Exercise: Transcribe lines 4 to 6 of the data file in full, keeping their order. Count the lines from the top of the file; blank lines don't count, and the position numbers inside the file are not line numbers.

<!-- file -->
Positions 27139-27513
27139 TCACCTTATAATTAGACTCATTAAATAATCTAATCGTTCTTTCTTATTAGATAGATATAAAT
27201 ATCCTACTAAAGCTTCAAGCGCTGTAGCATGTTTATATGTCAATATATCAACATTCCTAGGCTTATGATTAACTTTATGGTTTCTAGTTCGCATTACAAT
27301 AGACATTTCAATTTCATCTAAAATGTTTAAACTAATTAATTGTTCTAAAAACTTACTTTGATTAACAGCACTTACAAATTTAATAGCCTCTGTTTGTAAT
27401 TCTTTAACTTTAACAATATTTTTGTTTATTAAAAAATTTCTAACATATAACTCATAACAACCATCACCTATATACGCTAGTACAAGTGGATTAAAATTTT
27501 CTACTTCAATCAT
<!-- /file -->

27301 AGACATTTCAATTTCATCTAAAATGTTTAAACTAATTAATTGTTCTAAAAACTTACTTTGATTAACAGCACTTACAAATTTAATAGCCTCTGTTTGTAAT
27401 TCTTTAACTTTAACAATATTTTTGTTTATTAAAAAATTTCTAACATATAACTCATAACAACCATCACCTATATACGCTAGTACAAGTGGATTAAAATTTT
27501 CTACTTCAATCAT